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{\iftitled\maketitle\fi} \section{An introduction to HTML} \begin{frame} Recall that \LaTeX\ is referred to as a mark-up language. \pause \LaTeX\ commands annotate text to make it display in specified ways.\pause HTML is another mark-up language. \end{frame} \subsection{What is HTML?} \begin{frame} HTML stands for `HyperText Markup Language'. \pause It is used mainly for creating webpages. \pause It allows easy formatting of paragraphs and headings \pause and also commands specifically designed for webpages (hyperlinks etc.). \pause As with \LaTeX, HTML files are really just annotated text files. \end{frame} \begin{frame}[fragile] Here is a minimal HTML file.\pause \begin{verbatim}

Hello! I am a webpage.

\end{verbatim}\pause By copying and pasting this into Notepad (or any other text editor) and saving it as \texttt{index.html} \pause you will create a basic webpage, which will open in a web-browser. \pause Notice the similarities to \LaTeX's environments, with each \emph{tag} coming in an opening and closing pair \pause (\verb+

+ and \verb+

+, for example). \end{frame} \begin{frame}[fragile] The material to be displayed is put between the \verb++ and \verb++ tags. \pause (This part is called the \emph{body} of the document.) \pause Paragraphs are built up using the \verb+

+ and \verb+

+ tags. \pause Headings come in 6 different weightings, and are made using the tags \verb+

+ to \verb+

+ (\verb+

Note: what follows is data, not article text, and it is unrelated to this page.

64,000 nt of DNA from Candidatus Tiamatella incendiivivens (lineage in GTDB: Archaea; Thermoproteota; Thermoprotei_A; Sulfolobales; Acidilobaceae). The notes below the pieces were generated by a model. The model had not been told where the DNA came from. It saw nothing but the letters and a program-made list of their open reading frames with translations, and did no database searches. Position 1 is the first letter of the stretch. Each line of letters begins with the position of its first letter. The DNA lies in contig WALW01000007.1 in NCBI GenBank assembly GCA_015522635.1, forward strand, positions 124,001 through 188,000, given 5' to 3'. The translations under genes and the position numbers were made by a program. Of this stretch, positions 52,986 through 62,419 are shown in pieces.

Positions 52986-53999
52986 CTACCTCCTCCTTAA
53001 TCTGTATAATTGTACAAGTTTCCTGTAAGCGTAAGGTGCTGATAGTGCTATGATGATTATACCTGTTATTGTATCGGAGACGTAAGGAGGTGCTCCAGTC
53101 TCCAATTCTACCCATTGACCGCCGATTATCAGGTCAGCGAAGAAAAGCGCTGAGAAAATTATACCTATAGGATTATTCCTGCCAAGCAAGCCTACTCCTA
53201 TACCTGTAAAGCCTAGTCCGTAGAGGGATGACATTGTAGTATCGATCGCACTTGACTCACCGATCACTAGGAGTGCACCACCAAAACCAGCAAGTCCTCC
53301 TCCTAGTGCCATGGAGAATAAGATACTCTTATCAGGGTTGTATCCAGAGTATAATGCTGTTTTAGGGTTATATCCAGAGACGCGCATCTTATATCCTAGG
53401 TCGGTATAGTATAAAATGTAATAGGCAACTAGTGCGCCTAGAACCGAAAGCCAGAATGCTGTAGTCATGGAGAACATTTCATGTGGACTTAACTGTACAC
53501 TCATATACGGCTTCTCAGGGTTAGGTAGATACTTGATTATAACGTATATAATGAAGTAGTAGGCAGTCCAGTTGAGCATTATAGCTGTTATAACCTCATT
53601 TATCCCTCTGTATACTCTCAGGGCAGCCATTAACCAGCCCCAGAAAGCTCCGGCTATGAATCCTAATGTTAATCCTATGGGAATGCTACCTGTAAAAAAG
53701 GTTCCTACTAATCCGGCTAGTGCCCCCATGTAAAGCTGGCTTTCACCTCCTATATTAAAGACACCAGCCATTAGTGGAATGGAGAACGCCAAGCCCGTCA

+ being the largest).\pause Most content on a webpage is built up using these basic tags. \end{frame} \subsection{Folders and filepaths} \begin{frame} Suppose you have created a webpage called \texttt{index.html} and saved it in a folder called \texttt{webpages}. \pause You may want to include an image on your page, called \texttt{logo.jpg}, say. \pause Start by saving this in the webpages folder.\pause \begin{center} \includegraphics[width=200px]{webimage1.png} \end{center} \end{frame} \begin{frame}[fragile] You can then include the image on your page with the command \pause \begin{verbatim} \end{verbatim}\pause (Note that the this tag is unusual in that it doesn't come in a pair.) \end{frame} \begin{frame}[fragile] Suppose you decide you'd rather keep the images in a subfolder of \texttt{webpages} called \texttt{images}, to reduce clutter. \pause \begin{center} \includegraphics[width=200px]{webimage2.png} \end{center}\pause All you need to do is create the folder, \pause move the \texttt{logo.jpg} file, \pause then update your HTML to read\pause \begin{verbatim} \end{verbatim} \end{frame} \begin{frame} Here, \texttt{images/logo.jpg} is called the \emph{URL} (uniform resource locator) of the image. \pause More precisely, this is the \emph{relative URL} of the image, \pause as it tells the computer how to find the image starting from the folder in which the page itself sits. \end{frame} \subsection{Hyperlinks} \begin{frame} One big reason that the world-wide web has been so successful is the provision of \emph{hyperlinks} in webpages, \pause allowing users to click on words or images to get to new pages. \end{frame} \begin{frame}[fragile] Suppose we have two webpages, \texttt{page1.html} and \texttt{page2.html}, both sitting in the same folder. \pause \begin{center} \includegraphics[width=200px]{webimage3.png} \end{center}\pause To create a hyperlink in page1 which points to page2, we use\pause \begin{verbatim} Click for page 2 \end{verbatim}\pause This creates the text `Click for page 2' as a link. \pause Notice that we've used a relative filepath. \end{frame} \begin{frame}[fragile] \begin{center} \includegraphics[width=200px]{webimage4.png} \end{center} If \texttt{page2.html} was inside a subfolder called \texttt{pages}, we would instead do\pause \begin{verbatim} Click for page 2 \end{verbatim} \end{frame} \begin{frame}[fragile] Linking to external webpages, such as the BBC website, is also easy. \pause Here, we use an \emph{absolute URL}:\pause \begin{verbatim} BBC webpage \end{verbatim}\pause It is best to use relative URLs within your own site, only using absolute URLs when you need to link to another website. \pause Note the necessary \url{http://} part! \end{frame} \subsection{Filenames} \begin{frame}[fragile]{Important!} When choosing names for HTML files or pictures you should only use lowercase letters (and/or numbers) \pause and never use spaces. \pause Filenames must be identical in any links in the HTML code. \pause Mixing the cases of letters leads to broken links or pictures not displaying. \pause Even if you get away with it on your computer, it won't work when your website goes live. \pause Instead of using spaces you should use underscores, `\verb+_+'. \pause For example, rather than naming a file `\verb+My page 1.html+' \pause you should go for `\verb+my_page_1.html+'. \end{frame} \begin{frame} A related thing that can catch people out is problems with file extensions (e.g. .jpeg or .png). \pause By default, Windows no longer shows these file extensions. \pause You can change the default setting in Windows (Google it!). \pause We have seen problems where files have filenames like 'file1.JPG' rather than 'file1.jpg', which stops the picture from appearing. \end{frame} %\begin{frame} %\begin{activity} (Spot the difference, with a difference.) %The circulated HTML code almost corresponds to the code for the webpage linked from the course website (see Presentation Materials, Week 8). In pairs or threes, try to spot as many places as possible that the code is different from what's on screen. %\end{activity} %\end{frame} \subsection{Viewing the page source} \begin{frame} It is possible to look at the source code for any HTML webpage you visit. \pause Some pages have complicated HTML, often generated by software. \pause On others you will find very plain HTML.\pause To view the source, usually you can right-click on the page and select `view source' (or similar). \pause I expect most of the module webpages made by your lecturers will be simple to read, so you could have a look at those. \end{frame} \subsection{Structuring web pages} \begin{frame} Some web pages are easier to navigate than others. \pause A menu or navigation bar can help. \pause Another option is a site-map, which lists the entire content of the site. \pause Try to structure websites logically, and avoid links to pages that don't appear on a menu. \pause When marking student websites, sometimes it's hard to be sure every page has been read! \end{frame} \section{Semester 1 mini-project reminder} \begin{frame} The first mini-project must be submitted by shortly after midnight at the end of tomorrow (Wednesday 18 November). Please do make sure you submit, as it counts towards your final module grade. \pause If you are stuck, remember to make use of the discussion board, and contact either me or Alex if you're in real difficulties. If you haven't yet started, there's still time (just!). \end{frame} %\begin{frame} %The deadline for submitting the mini-project was last night. \pause If you didn't submit on time, please contact me urgently. %\end{frame} % %\begin{frame} %Next week we will release the projects for marking. \pause Once we have done this, when you log-in the upload system you will see four projects that you must read and comment on as homework. \pause Here are some guidelines. \pause %\begin{itemize} %\item You might want to print out the PDFs so that you can write on them. \pause Print 2-to-a-page or double-sided to save money and paper.\pause %\item You should try running the Python script, by downloading it to your computer (right-click, save-as) then open in Spyder. \pause You don't need to print this out unless you want to.\pause %\item You only need to look at the \LaTeX\ file if you spot a problem, or are interested in how things have been done.\pause %\item You must leave comments on what was good about the project and what can be improved in the upload system. %\end{itemize} %\end{frame} % %\begin{frame} %\includegraphics[width=1\textwidth]{upload_system_1.png} %\end{frame} % %\begin{frame} %\includegraphics[width=1\textwidth]{upload_system_2.png} %\end{frame} % %\begin{frame} %\begin{itemize} %\item You don't need to think of a mark yet. \pause You will, as a group, agree on marks and overall comments in the Week 10 presentation lecture.\pause %\item Please don't be too harsh on the author. \pause They may not speak English as a first language or may be struggling with computer programming.\pause %\item Important: Make a note of your group number and bring your comments with you to the Week 10 lecture. \pause You will discuss the projects in groups in the Week 10 lecture.\pause %\item You will receive 2 marks for taking part in the Week 10 peer assessment.\pause To receive these marks you must complete comments online and attend the session.\pause %\end{itemize} %If you are unsure on what you are supposed to do, please contact me. %\end{frame} % %\subsection{The basic task} % %\begin{frame} %Consider the part of the sphere $x^2+y^2+z^2\leq 1$ for which $x,y,z>0$.\pause % %\vspace{-1cm} % %\begin{center} %\begin{tikzpicture} % \begin{axis}[% % axis equal, % width=10cm, % height=10cm, % axis lines = center, % %xlabel = {$x$}, % %ylabel = {$y$}, % %zlabel = {$z$}, % ticks=none, % enlargelimits=0.3, % view/h=45, % scale uniformly strategy=units only, % ] % \addplot3[% % opacity = 0.5, % surf, % z buffer = sort, % samples = 21, % variable = \u, % variable y = \v, % domain = 0:90, % y domain = 0:90, % colormap/blackwhite, % ] % ({cos(u)*sin(v)}, {sin(u)*sin(v)}, {cos(v)}); % % \addplot3[% % opacity = 0.1, % surf, % z buffer = sort, % samples = 21, % variable = \u, % variable y = \v, % domain = 0:90, % y domain = 0:90, % colormap/blackwhite, % ] % ({cos(u)*sin(v)}, {sin(u)*sin(v)}, 0); % % \addplot3[% % opacity = 0.1, % surf, % z buffer = sort, % samples = 21, % variable = \u, % variable y = \v, % domain = 0:90, % y domain = 0:90, % colormap/blackwhite, % ] % ({cos(u)*sin(v)}, 0, {cos(v)}); % % \addplot3[% % opacity = 0.1, % surf, % z buffer = sort, % samples = 21, % variable = \u, % variable y = \v, % domain = 0:90, % y domain = 0:90, % colormap/blackwhite, % ] % (0, {sin(u)*sin(v)}, {cos(v)}); % \end{axis} %\end{tikzpicture} %\end{center} %\end{frame} % %\begin{frame} %Your task is to write a Python script which randomly generates 10,000 points $(x,y,z)$ with $0\leq x,y,z\leq 1$ \pause and uses the proportion that land inside the volume shown above to obtain an estimate for $\pi$. %\end{frame} % %\section*{Extending the project} % %\begin{frame} %In addition to the basic task, you should investigate a way of extending the project further. \pause You might\pause %\begin{itemize} %\item identify the probability that the estimate for $\pi$ calculated by this method is correct to 4 decimal places;\pause %\item use a similar method in two-dimensions with the function $y=\frac{1}{x+1}$ to estimate $\ln 2$;\pause %\item modify the code to add usability, \pause e.g. asking the user to specify the number of points used in the calculation, whether they want to run the script again, etc;\pause %\item extend in any other way you can think of. %\end{itemize}\pause %What you do is up to you. %\end{frame} % %\section*{The project write-up} % %\begin{frame} %You should write up your project, including the Python code and description of how it works, in a \LaTeX\ report of up to 3 pages. \pause The title should be `MAS115: Semester 1 Mini-project', \pause and the author should be your registration number. \pause Please do not include your name. %\end{frame} % %\begin{frame} %Your project will be \emph{peer-assessed}. \pause That is, it will be marked by your fellow students. \pause You will receive a mark out of 8 for the project itself, \pause and a mark out of 2 for your involvement in the peer-assessment. \pause Overall, the project counts as $10\%$ of your final module score.\pause % %Your write-up should not be much longer than 3 pages; \pause if this seems problematic, contact me. %\end{frame} % %\begin{frame} %You will submit the project online via the course website. \pause The deadline for uploading the projects is midnight on Wednesday 3 December (Week 10). \pause More details will follow. % %\begin{announcement} %The peer assessment session will take place at 11am on Thursday 11 December. There will be no MAS115 lecture on that day. Please keep this time-slot free. %\end{announcement} %\end{frame} % %\section*{Late work and plagiarism} % %\begin{frame}{Late work} %The School of Maths operates a zero tolerance policy on late work. Any work submitted after the deadline may be given a mark of zero. Anybody with circumstances affecting their ability to hand in the work must contact me in advance of the hand-in date. %\end{frame} % %\begin{frame}{Plagiarism} %The project must be your own work. While we encourage you to discuss work with friends and help each other out with Python scripts, your final Python code and write-up must be your own. Where we judge that two or more pieces of work are too similar, a mark of zero may be awarded for those assignments. Please bear this in mind! %\end{frame} % %\section*{Final comments} % %\begin{frame} %Here are some final thoughts to help you with the project.\pause %\begin{itemize}[<+->] %\item Please make use of the MAS115 discussion board, accessed from the course website. Even if you are able to do the project yourself, you may be able to help fellow students. %\item Try to make your Python script as tidy as possible, with comments where appropriate; after all, it will be read by your fellow students. %\item Make your write-up as readable as possible by following the advice in the presentation lectures and learning from your homework feedback. %\item We hope this mini-project will help you to consolidate what you have learnt so far and that you enjoy doing it. %\end{itemize} %\end{frame} %\subsection{Some debugging tips} % %\begin{frame} %Often when writing code, people ask `why doesn't my script do what I thought it would?'. \pause Debugging (that is, trying to find errors) in computer code isn't always easy, but there are some things that help. %\end{frame} % %\begin{frame}{Printing variables} %One of the most helpful debugging approaches is to add \texttt{print} commands to the code. \pause That way you can see what values certain variables are taking, and whether or not loops are executing as you expect them to. \pause % %For example, you could add a command to print the values of relevant variables each time the loop executes, \pause and that might make clear what's going wrong. \pause Similarly, if you're not sure whether an `if' statement is triggering properly, \pause add a command to print a message such as `In here!' in the appropriate place. \pause % %Don't forget to take these commands out when you've found the problem! %\end{frame} % %\begin{frame}[fragile]{Breaking the code} %Another thing that can help is to make the script exit at a certain point. \pause This way, you can find out what values the variables have at the break point. \pause % %One way to get a Python script to stop is to use the `\verb+sys.exit()+' command \pause (after putting \texttt{import sys} at the start of the script). %\end{frame} % %\begin{frame}[fragile]{Commenting out sections} %Commenting out sections can be helpful, \pause particularly if you're getting an actual error message. \pause To do this, put a `\verb+#+' sign at the start of the line. \pause % %Similarly, simplifying the code can sometimes diagnose the problem. \pause Strip things back to the minimum, then build them up again. %\end{frame} % %\begin{frame}{Checking your output} %It is important to think about whether the output from your program is sensible. \pause For example, if $A$ and $B$ both start on the same score, does your program find the money should be split (approximately) equally? \pause You could increase the number of simulations from 1000 to 10000 \pause or 100000 \pause to increase the accuracy.\pause % %Here's another test: \pause if $T=10$, \pause $A$ starts on $9$ \pause and $B$ on $6$,\pause the probability of $A$ winning should be %$$0.5+0.5^2+0.5^3+0.5^4=0.9375.$$\pause %(Why?) \pause Check to see if your program agrees. %\end{frame} % %\subsection{Submitting the miniproject} % %\begin{frame} %Your completed mini-project is to be submitted as a PDF and uploaded \pause (along with the .tex file and your final .py script) \pause following the link on the course webpage. \pause You have already been emailed with a password for the system. \pause Once inside, follow the instructions to upload your files. \pause If you haven't received an email, please contact me.\pause % %The deadline for submission is midnight at the end of Wednesday 27 November (Week 9). \pause The upload system is ready for you to use now if you have already finished the project. %\end{frame} % %\begin{frame} %Please bear in mind the following.\pause %\begin{itemize} %\item Remember to use the MAS115 discussion board to get help, accessed from the course website.\pause %\item Try to make your Python script as tidy as possible. \pause You will probably want to include bits of the script in your \LaTeX\ document (using \texttt{verbatim} or the \texttt{listings} package). \pause The marker will have access to your final .py file.\pause %\item You should only include your registration number, not name, on the project.\pause %\item Once the deadline has passed you will have access to four PDF files from fellow students which you will comment on and discuss in Week 10. \ipause More details on this will follow next week. %\end{itemize} %\end{frame} \begin{frame}{About the Week 8 Computer Lab} In this week's computer lab we'll start looking at HTML and create some basic webpages. There are two ways you can work on the lab sheet: one, using a text editor on your computer, and the other using \href{http://repl.it}{repl.it} (which is similar to Overleaf for \LaTeX). \end{frame} \end{document}